“Of course it is tragic to lose doctors. First you hear of one that is leaving and then another. It is very sad,” said Dalarna county council chief Karin Stikå Mjøberg to Swedish national broadcaster Sveriges Radio (SR).
In total, 14 doctors, most of whom where specialists, left the hospital in Mora, central Sweden, to take up employment across the border in Tynset, Norway.
According to the broadcaster, the exodus caused the very existence of the Mora hospital to be threatened at one point, but somehow they managed to pull through.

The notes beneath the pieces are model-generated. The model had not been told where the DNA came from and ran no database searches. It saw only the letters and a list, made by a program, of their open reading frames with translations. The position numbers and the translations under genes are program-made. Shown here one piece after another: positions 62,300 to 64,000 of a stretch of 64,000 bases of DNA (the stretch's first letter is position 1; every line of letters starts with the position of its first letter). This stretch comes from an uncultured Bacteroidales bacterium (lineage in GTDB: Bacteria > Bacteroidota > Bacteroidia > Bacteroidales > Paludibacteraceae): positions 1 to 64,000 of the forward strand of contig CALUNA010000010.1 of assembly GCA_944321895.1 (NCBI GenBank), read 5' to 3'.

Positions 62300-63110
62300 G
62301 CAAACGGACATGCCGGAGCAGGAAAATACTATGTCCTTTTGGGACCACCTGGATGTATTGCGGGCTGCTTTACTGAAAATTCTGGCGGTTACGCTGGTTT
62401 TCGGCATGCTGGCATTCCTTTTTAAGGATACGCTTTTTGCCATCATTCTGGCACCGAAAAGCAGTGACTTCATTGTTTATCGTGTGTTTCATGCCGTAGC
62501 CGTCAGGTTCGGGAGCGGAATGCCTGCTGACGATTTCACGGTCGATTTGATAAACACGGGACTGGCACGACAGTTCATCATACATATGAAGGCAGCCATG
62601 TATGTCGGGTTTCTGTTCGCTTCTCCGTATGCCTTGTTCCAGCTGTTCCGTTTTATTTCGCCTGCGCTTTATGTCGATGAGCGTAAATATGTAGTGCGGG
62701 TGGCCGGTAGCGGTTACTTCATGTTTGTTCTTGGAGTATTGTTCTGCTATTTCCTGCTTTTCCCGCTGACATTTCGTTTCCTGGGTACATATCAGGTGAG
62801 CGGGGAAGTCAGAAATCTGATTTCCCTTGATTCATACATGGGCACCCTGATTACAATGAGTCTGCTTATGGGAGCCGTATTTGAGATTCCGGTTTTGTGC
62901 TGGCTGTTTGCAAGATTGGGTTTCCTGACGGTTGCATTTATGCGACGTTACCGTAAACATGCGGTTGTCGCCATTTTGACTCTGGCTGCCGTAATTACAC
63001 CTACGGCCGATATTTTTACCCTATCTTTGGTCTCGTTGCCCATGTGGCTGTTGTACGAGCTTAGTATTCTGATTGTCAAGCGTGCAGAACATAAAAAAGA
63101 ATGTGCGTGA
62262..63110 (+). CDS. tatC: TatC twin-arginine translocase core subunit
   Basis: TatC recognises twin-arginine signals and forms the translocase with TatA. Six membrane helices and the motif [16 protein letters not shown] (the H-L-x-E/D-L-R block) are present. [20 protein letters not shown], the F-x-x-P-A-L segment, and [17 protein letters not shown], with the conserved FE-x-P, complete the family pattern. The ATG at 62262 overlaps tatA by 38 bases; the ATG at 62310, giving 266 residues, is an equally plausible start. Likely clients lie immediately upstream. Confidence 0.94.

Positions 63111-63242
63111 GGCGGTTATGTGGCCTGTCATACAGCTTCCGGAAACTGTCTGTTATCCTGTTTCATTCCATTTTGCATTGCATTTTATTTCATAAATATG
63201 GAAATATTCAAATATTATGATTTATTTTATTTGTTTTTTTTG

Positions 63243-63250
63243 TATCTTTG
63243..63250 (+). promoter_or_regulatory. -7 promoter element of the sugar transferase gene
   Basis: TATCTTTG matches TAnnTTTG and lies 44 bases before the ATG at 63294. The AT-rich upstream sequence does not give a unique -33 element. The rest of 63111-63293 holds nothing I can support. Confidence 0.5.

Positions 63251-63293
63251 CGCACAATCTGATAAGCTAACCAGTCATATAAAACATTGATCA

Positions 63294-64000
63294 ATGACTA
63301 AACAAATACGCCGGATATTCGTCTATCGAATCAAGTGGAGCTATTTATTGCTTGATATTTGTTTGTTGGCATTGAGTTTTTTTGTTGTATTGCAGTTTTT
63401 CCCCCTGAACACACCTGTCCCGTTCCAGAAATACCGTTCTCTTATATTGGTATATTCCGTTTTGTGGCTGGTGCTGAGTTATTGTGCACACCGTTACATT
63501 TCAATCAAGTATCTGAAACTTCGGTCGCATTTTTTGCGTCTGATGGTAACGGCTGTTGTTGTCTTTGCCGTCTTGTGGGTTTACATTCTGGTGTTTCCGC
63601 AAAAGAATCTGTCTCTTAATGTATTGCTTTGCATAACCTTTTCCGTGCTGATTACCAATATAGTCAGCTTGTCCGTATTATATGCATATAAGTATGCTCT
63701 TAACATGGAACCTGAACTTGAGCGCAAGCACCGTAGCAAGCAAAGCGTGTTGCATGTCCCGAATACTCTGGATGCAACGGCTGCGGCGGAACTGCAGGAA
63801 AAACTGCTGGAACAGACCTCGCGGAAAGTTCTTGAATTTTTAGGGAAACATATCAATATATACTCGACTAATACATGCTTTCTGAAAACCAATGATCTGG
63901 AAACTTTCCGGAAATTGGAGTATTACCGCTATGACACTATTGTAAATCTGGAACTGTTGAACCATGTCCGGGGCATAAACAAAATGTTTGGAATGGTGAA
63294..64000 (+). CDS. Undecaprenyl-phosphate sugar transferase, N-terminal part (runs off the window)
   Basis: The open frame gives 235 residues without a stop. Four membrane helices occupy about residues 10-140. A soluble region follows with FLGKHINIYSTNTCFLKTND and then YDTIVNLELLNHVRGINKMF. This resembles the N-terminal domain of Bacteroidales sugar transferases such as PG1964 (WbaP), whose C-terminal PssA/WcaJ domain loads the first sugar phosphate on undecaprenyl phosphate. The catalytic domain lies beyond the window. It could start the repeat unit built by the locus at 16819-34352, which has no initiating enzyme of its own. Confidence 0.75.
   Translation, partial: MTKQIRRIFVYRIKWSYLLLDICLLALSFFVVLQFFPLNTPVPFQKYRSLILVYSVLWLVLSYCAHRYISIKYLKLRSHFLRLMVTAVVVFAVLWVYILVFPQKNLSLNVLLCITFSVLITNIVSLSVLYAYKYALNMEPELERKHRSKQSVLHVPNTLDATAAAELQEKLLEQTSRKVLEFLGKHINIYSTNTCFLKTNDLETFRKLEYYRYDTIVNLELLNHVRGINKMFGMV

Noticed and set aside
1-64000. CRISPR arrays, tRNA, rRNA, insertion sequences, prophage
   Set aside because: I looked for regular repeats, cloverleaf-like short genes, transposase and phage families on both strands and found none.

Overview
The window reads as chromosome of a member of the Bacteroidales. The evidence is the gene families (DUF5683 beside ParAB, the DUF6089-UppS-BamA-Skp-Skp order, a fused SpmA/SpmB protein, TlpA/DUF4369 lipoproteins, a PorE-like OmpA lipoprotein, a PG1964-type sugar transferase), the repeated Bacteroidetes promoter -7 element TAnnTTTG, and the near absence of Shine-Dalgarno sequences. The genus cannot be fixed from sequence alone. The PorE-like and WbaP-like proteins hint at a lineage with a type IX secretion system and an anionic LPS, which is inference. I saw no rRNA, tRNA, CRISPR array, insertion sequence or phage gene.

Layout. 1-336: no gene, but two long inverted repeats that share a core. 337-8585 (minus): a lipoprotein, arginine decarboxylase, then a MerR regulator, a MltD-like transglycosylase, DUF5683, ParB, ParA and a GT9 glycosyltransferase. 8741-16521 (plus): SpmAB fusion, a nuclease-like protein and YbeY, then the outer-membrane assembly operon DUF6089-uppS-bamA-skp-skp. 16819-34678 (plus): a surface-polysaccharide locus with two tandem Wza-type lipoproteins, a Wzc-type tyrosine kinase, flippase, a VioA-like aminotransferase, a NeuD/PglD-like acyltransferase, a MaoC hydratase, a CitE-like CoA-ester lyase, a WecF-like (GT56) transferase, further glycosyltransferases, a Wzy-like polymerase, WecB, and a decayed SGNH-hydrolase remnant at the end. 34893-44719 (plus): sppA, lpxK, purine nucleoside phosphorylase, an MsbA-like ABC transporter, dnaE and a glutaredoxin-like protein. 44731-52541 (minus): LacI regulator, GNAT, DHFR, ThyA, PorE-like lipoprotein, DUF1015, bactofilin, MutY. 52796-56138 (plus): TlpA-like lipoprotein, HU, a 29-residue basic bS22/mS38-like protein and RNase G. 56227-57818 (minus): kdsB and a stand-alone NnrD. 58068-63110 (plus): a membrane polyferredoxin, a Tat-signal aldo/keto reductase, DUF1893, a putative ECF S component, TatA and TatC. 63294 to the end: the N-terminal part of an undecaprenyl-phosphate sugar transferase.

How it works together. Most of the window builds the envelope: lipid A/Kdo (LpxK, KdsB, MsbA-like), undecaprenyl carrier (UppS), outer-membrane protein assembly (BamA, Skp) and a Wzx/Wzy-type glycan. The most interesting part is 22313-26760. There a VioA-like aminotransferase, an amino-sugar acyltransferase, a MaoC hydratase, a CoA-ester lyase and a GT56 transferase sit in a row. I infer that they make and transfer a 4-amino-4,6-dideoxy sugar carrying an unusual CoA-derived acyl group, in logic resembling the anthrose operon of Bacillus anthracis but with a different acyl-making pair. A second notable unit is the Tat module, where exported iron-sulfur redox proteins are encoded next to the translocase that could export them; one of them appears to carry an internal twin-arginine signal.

“The remaining doctors have had to work much harder," Stikå Mjøberg told SR.
Tynset is one of Norway’s smallest hospitals and 18 of the clinic’s 20 doctors are Swedish. According to the head of the hospital, Stein Tronsmoen, the hospital could not manage without the Swedes:
"We would find it difficult to staff the hospital," he told the broadcaster.
In Norway, there is a lack of specialized physicians but Tynset hospital seems to have no problem recruiting Swedes.
According to SR, the Swedes are attracted by working hours of two weeks on followed by four weeks off, at the same pay as a full-time position.
Tronsmoen has no regrets when it comes to pinching the Swedish specialists from across the border:
“In Europe there is a free labour market. And we are in it through the EEA agreement. That’s just the way it is,” he told SR.